Yut Kee Restaurant, Kuala Lumpur
My co-workers' description of this place (36 Jalan Dang Wangi, 2698-8108) was a bit confusing at first. They said that their chicken chops (apparently the main reason for coming here) were very authentically Hokkien and yet also prepared for Westerners. That didn't seem to make sense to me, and they told me that I had to come down myself to see what they meant. I hope they weren't taking me to some tourist trap.
It definitely wasn't any tourist trap. This hole in the wall was packed at lunchtime with local office workers, and turned out to be a Chinese place (which meant pork being listed a the top of the menu despite being in a Muslim country). So what was this Western/Hokkien thing all about? I was told that the local Chinese used to cook "Western food" for the British colonialists...hence, the potato wedges and sides of peas and carrots here. And yet when the local Hokkien wanted to eat the same thing, they preferred to douse gravy all over it, as that was what they were accustomed to. I got a bit worried about bastardization as a result, but fortunately, I didn't mind it too much. The meat was tender and generally tasty, and the gravy wasn't too intrusive. Sure, it reminded me a bit of cafeteria slop from elementary school (so I'm pretty sure that I won't make my own way back here again), but I'm glad I came as I guess it was an "authentic" representation of what the local Hokkien population would eat when it came to such things. It was a bit of an interesting history lesson too.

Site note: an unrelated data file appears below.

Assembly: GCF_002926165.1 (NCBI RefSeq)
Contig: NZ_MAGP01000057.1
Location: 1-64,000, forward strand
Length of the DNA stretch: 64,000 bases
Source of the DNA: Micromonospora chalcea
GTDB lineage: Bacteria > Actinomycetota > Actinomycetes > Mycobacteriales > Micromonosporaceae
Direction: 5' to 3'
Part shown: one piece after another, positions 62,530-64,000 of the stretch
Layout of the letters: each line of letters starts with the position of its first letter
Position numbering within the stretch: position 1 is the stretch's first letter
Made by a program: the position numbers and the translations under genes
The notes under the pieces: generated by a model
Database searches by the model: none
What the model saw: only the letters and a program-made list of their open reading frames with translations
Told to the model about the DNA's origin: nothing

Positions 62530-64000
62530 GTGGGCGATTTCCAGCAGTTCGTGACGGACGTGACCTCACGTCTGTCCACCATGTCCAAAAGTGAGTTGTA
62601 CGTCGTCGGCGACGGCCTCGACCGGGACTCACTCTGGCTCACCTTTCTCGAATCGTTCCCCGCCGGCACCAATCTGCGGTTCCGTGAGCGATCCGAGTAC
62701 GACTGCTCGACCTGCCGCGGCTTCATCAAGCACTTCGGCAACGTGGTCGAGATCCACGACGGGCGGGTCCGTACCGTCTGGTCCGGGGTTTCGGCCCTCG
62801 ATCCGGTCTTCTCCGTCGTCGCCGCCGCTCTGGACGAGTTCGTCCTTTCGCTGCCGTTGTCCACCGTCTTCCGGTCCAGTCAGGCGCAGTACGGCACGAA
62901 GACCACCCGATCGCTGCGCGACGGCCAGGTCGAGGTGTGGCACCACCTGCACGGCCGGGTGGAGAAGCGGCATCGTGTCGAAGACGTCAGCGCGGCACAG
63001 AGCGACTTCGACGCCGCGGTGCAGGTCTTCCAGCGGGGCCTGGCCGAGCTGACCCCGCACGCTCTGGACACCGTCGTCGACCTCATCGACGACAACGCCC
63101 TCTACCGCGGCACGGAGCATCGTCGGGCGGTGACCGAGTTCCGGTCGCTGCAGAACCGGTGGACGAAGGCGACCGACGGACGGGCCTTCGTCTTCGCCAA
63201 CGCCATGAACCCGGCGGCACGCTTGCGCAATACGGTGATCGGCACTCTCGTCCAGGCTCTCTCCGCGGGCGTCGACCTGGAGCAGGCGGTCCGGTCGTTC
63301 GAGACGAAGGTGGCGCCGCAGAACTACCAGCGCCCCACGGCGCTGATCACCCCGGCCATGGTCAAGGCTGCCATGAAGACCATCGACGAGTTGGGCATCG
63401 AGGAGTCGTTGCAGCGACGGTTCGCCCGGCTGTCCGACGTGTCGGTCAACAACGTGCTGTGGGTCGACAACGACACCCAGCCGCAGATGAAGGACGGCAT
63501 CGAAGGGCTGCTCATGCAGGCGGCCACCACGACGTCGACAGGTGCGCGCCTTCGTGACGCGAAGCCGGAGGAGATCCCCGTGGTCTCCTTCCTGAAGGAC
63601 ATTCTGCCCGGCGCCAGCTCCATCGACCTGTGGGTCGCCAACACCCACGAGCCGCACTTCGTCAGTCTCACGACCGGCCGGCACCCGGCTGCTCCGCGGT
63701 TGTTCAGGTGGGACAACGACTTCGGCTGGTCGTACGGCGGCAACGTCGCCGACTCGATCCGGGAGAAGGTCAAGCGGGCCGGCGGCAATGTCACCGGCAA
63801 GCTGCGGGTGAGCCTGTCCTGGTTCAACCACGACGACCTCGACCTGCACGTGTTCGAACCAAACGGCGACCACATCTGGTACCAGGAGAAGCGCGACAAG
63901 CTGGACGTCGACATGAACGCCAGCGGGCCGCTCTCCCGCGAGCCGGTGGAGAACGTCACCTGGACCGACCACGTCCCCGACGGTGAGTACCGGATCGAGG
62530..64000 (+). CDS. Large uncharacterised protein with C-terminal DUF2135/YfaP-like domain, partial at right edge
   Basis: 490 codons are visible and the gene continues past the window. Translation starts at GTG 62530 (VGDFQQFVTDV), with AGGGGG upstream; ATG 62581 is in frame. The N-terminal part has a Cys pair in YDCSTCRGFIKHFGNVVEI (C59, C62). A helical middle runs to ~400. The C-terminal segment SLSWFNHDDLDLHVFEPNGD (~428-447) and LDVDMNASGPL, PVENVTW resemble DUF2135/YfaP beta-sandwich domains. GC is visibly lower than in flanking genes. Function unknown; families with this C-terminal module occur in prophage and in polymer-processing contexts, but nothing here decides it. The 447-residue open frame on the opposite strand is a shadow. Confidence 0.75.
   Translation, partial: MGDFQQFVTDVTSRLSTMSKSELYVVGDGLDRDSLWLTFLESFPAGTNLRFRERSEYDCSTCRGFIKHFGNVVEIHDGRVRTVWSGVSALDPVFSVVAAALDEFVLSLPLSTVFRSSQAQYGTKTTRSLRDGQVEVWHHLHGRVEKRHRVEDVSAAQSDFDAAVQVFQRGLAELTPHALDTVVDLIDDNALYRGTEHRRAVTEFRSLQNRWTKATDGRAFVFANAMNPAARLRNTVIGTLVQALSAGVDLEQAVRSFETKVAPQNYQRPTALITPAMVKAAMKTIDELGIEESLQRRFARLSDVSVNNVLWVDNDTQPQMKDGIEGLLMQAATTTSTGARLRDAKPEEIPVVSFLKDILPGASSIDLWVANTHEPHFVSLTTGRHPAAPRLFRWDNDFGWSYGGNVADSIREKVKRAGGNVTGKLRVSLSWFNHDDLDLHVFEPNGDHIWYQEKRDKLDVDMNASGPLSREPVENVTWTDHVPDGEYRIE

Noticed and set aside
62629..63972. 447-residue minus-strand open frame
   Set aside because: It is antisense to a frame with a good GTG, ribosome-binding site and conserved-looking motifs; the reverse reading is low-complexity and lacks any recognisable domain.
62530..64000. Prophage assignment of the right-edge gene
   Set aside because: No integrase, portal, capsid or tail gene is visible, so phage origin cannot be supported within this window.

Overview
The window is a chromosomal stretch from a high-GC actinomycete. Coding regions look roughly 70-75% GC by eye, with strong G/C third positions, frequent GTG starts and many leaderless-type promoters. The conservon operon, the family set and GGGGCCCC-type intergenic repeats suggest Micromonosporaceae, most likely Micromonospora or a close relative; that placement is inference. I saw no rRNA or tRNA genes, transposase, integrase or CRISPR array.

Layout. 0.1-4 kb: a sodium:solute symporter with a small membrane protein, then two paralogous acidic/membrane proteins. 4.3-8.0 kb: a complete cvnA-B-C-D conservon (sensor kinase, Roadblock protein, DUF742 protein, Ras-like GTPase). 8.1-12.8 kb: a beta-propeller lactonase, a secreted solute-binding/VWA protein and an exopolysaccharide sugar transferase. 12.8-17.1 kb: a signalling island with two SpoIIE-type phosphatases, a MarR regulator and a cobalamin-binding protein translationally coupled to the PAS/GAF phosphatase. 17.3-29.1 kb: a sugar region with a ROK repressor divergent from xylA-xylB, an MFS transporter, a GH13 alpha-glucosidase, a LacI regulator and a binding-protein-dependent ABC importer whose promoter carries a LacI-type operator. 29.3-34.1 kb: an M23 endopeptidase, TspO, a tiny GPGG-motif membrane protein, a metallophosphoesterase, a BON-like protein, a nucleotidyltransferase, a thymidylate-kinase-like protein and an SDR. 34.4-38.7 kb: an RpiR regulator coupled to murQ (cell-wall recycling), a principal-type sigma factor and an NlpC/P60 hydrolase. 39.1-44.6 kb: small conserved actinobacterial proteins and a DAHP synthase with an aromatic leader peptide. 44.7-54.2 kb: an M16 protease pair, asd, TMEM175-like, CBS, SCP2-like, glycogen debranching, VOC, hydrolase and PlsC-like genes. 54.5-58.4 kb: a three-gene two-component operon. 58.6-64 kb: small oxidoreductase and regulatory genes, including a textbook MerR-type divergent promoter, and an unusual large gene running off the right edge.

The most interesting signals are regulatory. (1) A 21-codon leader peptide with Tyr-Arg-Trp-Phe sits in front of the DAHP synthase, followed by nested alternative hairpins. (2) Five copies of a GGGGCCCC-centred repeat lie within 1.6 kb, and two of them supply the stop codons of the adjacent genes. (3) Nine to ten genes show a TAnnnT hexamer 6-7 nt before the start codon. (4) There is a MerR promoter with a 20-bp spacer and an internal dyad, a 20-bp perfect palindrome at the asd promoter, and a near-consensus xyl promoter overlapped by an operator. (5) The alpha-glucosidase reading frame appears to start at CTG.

They also had some kaya toast here, although it was more brown in color than the green stuff I'm used to seeing. Apparently the green color comes from the use of pandan leaf, which was not used here. I suppose this was a bit less fragrant as a result too, although I really couldn't tell the difference. This still tasted fine to me. Don't bother getting the char siew at this shop though...unless you prefer yours to be very lean and thinly cut. I prefer to save my char siew time for Meng Kee on Tengkat Tong Shin instead.